The Revenue Growth Habit - January/February - 2016

Selling to Executive Buyers

There are different kinds of buyers for transmission shops: consumers, moms, dads. But, as I learned while speaking at ATRA’s Expo last October, some of you sell business-to-business. In that world there are also different buyers: logistics managers, for example.

But one kind of customer can buy more than any other: executive buyers. I’m talking about the CEOs, presidents, and principals. These folks are different than all the rest, and selling to them is the focus of this column.

First, how are they different?

They don’t have a lot of time because they’re babysitting — er, managing — large teams. So you have to make your case and demonstrate your value quickly, impressively, and memorably.

Although they’re in high-level positions, they hate risk. That’s ironic, but most executives spend their days trying not to rock the boat. The less attention they bring to themselves, the better. As such, you must demonstrate to them definitively that you’re a safe option.

They’re being sold to constantly. And because of their positions, they’re surrounded by “yes” people who tell them what they want to hear all day. Because of this, you must enter the conversation with them as peers. You must walk into the room as equals.

With these kinds of problems, why should you sell to executives? It’s quite simple really: They can buy more than anyone else by a wide margin. You’ll generate a lot more revenue focusing your efforts on executive buyers.

That’s them; now let’s talk about you. How do you react to these characteristics? How do you sell to executive buyers?

Above all else, demonstrate safety: In the sales process, you must show the executive buyer that many people just like them have done business with you and were much improved in the process. That is, show your executive buyers testimonials and case studies from people in similar positions.

“We’ve found that we bring a huge amount of value to CFOs. Just look at these testimonials from our customers in your position.”

“Here are three testimonials from people like you who’ve benefited a great deal from working with us.”

Remember, they didn’t get to their current position by screwing up or taking unnecessary risks. Show them how safe it is to work with you by showing them all those who came before them.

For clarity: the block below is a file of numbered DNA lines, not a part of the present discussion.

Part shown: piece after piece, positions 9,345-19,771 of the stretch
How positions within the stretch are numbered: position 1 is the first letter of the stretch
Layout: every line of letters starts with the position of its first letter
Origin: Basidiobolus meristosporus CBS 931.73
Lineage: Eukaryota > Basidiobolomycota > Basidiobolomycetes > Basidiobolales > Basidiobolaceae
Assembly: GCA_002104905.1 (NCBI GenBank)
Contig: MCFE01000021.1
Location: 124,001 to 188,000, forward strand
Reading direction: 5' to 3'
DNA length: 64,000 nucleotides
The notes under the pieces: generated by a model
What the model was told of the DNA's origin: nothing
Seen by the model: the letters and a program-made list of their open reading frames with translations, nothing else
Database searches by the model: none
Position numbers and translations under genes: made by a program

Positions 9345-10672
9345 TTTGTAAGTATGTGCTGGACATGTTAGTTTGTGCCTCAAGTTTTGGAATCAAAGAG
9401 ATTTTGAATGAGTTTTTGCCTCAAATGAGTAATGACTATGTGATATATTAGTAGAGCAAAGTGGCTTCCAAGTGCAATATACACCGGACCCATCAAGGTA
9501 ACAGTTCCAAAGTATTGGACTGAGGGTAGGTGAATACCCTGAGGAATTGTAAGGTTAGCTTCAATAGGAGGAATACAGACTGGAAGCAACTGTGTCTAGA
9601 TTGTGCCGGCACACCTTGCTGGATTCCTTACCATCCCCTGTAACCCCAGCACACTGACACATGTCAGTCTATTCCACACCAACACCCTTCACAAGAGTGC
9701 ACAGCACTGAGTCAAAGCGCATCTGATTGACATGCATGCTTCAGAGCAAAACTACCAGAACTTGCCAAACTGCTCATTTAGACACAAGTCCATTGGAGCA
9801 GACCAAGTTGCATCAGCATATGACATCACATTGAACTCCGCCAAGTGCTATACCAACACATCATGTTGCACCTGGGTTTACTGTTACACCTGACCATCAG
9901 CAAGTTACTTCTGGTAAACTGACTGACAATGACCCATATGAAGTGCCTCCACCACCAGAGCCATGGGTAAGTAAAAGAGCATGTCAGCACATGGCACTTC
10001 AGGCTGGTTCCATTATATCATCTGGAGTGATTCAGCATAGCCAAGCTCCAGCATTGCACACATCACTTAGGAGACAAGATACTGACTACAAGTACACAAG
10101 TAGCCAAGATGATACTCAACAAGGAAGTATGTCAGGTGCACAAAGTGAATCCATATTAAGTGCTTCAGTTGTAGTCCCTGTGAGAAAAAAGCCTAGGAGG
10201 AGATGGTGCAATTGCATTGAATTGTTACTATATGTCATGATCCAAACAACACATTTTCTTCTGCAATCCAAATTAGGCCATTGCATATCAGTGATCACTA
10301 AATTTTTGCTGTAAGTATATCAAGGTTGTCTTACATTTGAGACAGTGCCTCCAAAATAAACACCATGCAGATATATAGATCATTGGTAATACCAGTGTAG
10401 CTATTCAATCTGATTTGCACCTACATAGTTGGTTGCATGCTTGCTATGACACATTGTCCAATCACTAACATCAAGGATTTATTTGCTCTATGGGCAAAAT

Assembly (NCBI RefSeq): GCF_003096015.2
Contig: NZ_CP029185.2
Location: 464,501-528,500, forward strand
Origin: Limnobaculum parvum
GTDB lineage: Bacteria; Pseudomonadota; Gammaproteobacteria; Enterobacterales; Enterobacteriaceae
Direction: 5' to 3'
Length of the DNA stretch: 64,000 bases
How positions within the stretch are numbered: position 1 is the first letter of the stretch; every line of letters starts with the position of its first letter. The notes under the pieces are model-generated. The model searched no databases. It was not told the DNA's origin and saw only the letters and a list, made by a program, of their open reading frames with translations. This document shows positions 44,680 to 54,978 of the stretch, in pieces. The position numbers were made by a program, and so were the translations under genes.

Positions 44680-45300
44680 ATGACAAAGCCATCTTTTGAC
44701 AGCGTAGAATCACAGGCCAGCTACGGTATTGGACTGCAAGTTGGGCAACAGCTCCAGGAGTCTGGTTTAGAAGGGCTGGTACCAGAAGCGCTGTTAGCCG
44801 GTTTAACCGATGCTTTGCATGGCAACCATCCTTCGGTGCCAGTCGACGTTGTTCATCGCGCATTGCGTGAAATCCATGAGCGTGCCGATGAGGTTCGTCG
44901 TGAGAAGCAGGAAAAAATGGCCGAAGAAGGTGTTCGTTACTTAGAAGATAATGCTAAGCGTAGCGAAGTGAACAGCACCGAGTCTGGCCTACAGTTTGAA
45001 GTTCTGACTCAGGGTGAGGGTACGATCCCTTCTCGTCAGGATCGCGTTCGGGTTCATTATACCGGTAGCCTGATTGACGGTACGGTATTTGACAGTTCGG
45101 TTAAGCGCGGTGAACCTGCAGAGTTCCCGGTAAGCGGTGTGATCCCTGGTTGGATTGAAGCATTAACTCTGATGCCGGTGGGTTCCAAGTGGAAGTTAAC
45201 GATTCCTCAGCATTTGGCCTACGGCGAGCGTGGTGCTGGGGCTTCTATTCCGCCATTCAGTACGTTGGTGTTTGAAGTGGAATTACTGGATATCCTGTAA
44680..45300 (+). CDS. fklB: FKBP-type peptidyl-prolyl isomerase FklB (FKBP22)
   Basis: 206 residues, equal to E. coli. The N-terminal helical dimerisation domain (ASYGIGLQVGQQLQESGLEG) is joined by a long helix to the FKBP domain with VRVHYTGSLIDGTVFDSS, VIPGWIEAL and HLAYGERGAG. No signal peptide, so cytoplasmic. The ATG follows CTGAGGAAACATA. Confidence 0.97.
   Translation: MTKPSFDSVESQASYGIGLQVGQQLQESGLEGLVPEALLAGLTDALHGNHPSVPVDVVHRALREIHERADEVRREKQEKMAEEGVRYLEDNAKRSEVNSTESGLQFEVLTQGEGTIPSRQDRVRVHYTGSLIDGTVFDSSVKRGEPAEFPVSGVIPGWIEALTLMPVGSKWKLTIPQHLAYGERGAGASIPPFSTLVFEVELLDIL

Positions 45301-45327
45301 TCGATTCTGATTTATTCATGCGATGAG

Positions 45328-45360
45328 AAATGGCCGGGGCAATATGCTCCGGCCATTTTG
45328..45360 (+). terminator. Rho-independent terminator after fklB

Be a peer; be an equal. If you walk into the executive buyer’s office thinking about the sale, you’ve already lost the business. It’s gone. Why? Because the executives can sense that. You know how you can tell when somebody really needs the business when they sell to you? It’s not an advantageous position to sell from ever, and especially not when you’re dealing with somebody in this position.

Instead, your main goal for your meeting with the executive buyer should be to help him or her as hard and as impressively as you can. As soon as you can get them to say “I’ve never thought of it that way before,” there’s a great chance their business will be yours.

What can help you do this? War stories… examples… compelling case studies you recount… interesting customers of yours. Quick thinking that offers a powerful solution to the buyer, which you come up with on the spot. Be in the moment. Listen to what they’re saying. Then react with value. Forget that you’re in a sales situation. Think of it as if you’re having a drink with a friend.

That’s the approach for selling to executive buyers; now let’s look at finding them. How do you get to executive buyers in the first place?

Build a good list. These people aren’t kept secret. Their names and titles are on web sites, LinkedIn, and other online databases. Hire somebody to build good lists for you.

Send executive value to the list. Periodically, send an article they’ll find helpful. Or a video. Include testimonials from their peers. Feature a case study. Executive value is content that’s immediately practical and helpful, wrapped in the safety of examples and endorsements.

Aggressively gather referrals from existing executive buyers. Nothing will get you through the executive’s door faster than a referral from a fellow executive. Ask executives who else they know in a similar position.

In general, be bold, be confident, be helpful, be memorable. And have fun, because that’s contagious. These executives need you.

These approaches are described in depth in Alex Goldfayn’s new book from John Wiley & Sons, The Revenue Growth Habit: The Simple Art of Growing Your Business by 15% in 15 Minutes a Day. Alex is the CEO of the revenue growth consulting firm The Evangelist Marketing Institute. Visit his web site at www.evangelistmktg.com.